There have been many references to "miracles" from the family of Jahi McMath, who on Sunday night was transferred to the custody of her family, 24 days after the 13-year-old was declared brain dead following a complex tonsillectomy for sleep apnea at Oakland Children's Hospital in California.
The family of Jahi said they wanted "a Christmas miracle" when a restraining order was issued preventing the hospital from disconnecting her from the ventilator that has enabled her to breathe.
When that order was extended until Dec. 30, a family member said that there was "still time for a miracle."
Doctors at Children's Hospital Oakland have repeatedly dismissed any notion of Jahi making a recovery by referring to her as "a deceased person" or "the body" and explaining that brain death means irreversible cessation of all functions of the brain. In other words, there will be no miracle for the 8th-grader who was admitted to the hospital for surgery on Dec. 9 and pronounced brain dead three days later, following profuse bleeding and cardiac arrest.
But don't miracles happen all the time at children's hospitals? Let's consider the "miracles" proclaimed by many hospitals themselves. Children's Hospital Oakland is aligned to the Children's Miracle Network, one of 170 medical centers "creating real miracles by raising funds for local hospitals." (Doesn't that almost suggest that nobody dies at a Children's Miracle Network hospital?)
On its website St. Jude Children's Research Hospital, the nation's best-known pediatric cancer facility, headlines the story of Jordyn, in remission from recurrent leukemia, as a "miracle in the making." Children's Hospital of Philadelphia urges donors to support its mission to "treat, comfort and cure" children by becoming a "monthly miracle maker," and Rady Children's Hospital San Diego features a "miracle patient" in its fundraisers.
Merriam-Webster defines miracle as "an unusual or wonderful event that is believed to be caused by the power of God." Are these patients the results of divine interventions or are they "miracles" according to the looser interpretation of the word: children who have done better than the experts may have anticipated?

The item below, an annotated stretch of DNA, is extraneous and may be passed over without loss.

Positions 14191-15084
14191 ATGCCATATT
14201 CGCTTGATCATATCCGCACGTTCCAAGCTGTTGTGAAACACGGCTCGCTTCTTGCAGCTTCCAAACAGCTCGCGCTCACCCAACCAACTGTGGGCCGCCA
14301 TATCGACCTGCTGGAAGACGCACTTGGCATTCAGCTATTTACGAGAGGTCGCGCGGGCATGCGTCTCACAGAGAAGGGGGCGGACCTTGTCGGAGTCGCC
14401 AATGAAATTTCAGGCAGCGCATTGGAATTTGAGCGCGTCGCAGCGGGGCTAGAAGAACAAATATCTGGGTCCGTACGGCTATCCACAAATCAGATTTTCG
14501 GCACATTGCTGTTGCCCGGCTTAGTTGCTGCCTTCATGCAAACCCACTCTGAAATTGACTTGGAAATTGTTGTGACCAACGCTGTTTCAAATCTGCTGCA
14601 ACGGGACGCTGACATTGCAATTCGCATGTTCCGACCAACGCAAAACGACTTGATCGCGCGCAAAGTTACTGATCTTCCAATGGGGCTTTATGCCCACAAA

I understand that desperate desire for a miracle. I wanted one for my own daughter Natasha, who like Jahi would be 13 if she were alive today. When her cancer came back for the second time and was found to have metastasized throughout the brain and spine, we met with a hospice nurse after our oncologist had explained that her time with us would be very limited. Was there any chance of a miracle we had asked, our eyes damp and our hearts leaden.
The nurse explained that a miracle might not be an appropriate goal for our daughter. There were children on hospice that lived weeks or even months longer than expected. That would be a bonus but not a miracle.
Children's Hospital Oakland would probably have told me that there was no miracle for Natasha, just as it continues to say there will be no miracle for Jahi. Perhaps then, this hospital as well as others need to avoid the "m" word when it comes to showcasing their patients who have rebounded from serious accidents and diseases. Because if some of those patients are miracles, why not my daughter, too, and why not Jahi? Hospitals know that for some children a miracle is not a viable prospect, so let's not use that word for any patient.
My daughter Natasha